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Navy, Coast Guard Join to Combat Piracy

American Forces Press Service

AT SEA ABOARD USS SAN ANTONIO, Jan. 21, 2009 – Navy and Coast Guard boarding teams are working together to ensure safe operations in the Gulf of Aden, Arabian Sea, Red Sea and Indian Ocean as part of Combined Task Force 151, a multinational counter-piracy task force.

Coast Guard and Navy teams board suspect vessels to detect, deter and disrupt piracy activities.

"This is a law-enforcement operation to deter piracy and make the waters safe for all nations," Coast Guard Lt. j.g. Greg Ponzi, officer in charge for Coast Guard Law Enforcement Detachment 405, said.

Each boarding team for CTF 151 missions includes Navy and Coast Guard personnel. The size of each team depends on the size and type of the vessel the teams must board. Available for missions are 14 Navy “visit, board, search and seizure” members and eight Coast Guard personnel from the law enforcement detachment.

"Our visit, board, search and seizure teams will play a central role here, as will the ship's ability to survey the water and air space to search for suspected pirates," Navy Lt. Cmdr. Sean Kearns, USS San Antonio's executive officer, said.

Team members attend daily training in boarding policy, maritime laws, evidence handling, handcuffing, defensive tactics and searches. Additionally, detachment personnel instruct the Navy VBSS team in boarding procedures, evidence-package preparation and safe and humane treatment of suspects.

"Our role in CTF 151 is to augment and train the San Antonio's VBSS team," Ponzi said. “The [law enforcement detachment] has years of boarding experience and collectively has safely completed hundreds of vessel boardings.”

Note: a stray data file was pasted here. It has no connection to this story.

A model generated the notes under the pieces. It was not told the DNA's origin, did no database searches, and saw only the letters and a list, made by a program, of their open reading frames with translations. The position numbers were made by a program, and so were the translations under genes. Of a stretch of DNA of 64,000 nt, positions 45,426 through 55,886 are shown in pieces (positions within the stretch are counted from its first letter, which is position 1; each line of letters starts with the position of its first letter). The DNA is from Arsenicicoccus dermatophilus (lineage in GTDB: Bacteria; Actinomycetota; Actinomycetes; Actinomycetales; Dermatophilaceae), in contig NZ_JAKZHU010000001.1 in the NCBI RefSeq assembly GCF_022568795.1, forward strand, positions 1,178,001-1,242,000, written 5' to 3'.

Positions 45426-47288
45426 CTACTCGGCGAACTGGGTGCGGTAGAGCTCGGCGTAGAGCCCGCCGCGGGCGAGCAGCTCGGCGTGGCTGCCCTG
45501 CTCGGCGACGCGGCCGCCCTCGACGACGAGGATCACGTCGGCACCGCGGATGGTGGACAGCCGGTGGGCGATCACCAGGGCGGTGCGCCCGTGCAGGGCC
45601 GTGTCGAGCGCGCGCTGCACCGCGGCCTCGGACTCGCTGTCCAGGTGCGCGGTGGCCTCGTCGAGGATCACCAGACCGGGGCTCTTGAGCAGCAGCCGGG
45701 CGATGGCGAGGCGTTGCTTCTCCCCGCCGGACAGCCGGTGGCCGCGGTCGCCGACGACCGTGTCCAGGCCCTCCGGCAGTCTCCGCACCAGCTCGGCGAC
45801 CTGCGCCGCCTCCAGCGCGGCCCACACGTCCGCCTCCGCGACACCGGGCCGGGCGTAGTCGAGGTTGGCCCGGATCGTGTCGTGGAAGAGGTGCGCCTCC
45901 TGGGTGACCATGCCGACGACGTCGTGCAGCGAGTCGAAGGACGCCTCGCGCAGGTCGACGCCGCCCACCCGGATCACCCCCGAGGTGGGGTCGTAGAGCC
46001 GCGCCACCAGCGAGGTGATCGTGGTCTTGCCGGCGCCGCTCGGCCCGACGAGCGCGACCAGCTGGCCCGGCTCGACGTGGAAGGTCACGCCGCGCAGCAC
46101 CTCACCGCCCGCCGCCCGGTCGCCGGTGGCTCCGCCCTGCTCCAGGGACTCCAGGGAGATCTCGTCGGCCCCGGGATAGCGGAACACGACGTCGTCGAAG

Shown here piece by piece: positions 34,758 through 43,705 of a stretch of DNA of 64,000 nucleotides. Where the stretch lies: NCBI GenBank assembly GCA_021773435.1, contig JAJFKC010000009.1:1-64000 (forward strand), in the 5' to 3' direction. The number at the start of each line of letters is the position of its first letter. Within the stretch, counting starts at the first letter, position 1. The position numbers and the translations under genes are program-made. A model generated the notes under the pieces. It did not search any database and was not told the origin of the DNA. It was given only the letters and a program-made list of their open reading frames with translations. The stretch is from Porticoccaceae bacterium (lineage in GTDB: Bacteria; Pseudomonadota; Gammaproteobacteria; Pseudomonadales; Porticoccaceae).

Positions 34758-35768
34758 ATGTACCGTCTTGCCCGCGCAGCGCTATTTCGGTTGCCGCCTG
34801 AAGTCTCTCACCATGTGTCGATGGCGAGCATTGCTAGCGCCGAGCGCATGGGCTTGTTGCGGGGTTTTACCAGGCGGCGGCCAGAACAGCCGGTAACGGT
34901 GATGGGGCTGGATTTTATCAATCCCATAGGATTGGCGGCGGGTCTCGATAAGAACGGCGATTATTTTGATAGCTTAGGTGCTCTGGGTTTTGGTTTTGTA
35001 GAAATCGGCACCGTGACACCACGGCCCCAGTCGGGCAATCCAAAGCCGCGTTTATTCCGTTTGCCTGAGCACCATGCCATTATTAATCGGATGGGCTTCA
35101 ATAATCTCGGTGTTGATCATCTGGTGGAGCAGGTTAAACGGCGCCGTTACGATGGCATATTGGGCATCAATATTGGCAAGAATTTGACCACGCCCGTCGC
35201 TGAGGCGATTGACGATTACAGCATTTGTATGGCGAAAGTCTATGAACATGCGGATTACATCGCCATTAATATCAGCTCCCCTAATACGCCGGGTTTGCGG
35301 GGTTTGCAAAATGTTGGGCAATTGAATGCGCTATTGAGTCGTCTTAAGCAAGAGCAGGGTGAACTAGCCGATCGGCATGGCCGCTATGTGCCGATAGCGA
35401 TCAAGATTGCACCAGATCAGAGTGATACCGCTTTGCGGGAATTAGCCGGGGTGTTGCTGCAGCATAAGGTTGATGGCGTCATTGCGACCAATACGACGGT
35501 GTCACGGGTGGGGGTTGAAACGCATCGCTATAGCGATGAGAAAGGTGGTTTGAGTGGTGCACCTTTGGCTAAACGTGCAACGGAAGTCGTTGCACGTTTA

The combined boarding teams are well prepared for the CTF 151 mission, having worked together earlier in the deployment.

"We've also conducted significant amounts of training alongside the various embarked forces, learning to work effectively together and to leverage off of each other's capabilities to create a whole that is greater than the sum of the parts," Kearns said.

"Our goal is to combine our two services to ensure safe and successful operations," Ponzi said. "The top priority of any boarding team is the safety of the boarding team and the success of the mission."

Boarding teams work together to ensure law enforcement actions are completed and collect evidence to aid in potential prosecution.

"Piracy is one of three international crimes and one that the United Nations Security Council has given special attention to in the past year," Ponzi said.

Coalition air and sea assets compel suspect vessels to stop and comply with the boarding team.

"This mission is described as an antipiracy mission, which is true, but in a broader sense, it is also the mission that has been the central focus of the U.S. Navy since its inception, and that is maritime security," Kearns said.

"This is about keeping the international waters of the world open to free, safe and unencumbered access by mariners, not only for our nation, but for all nations,” he said.

(From a Combined Task Force 151 news release.)

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Related Sites:
U.S. Naval Forces Central Command/U.S. 5th Fleet/Combined Maritime Forces

Related Articles:
New Central Command Unit Makes it Tough to be a Pirate
Multinational Task Force Targets Pirates



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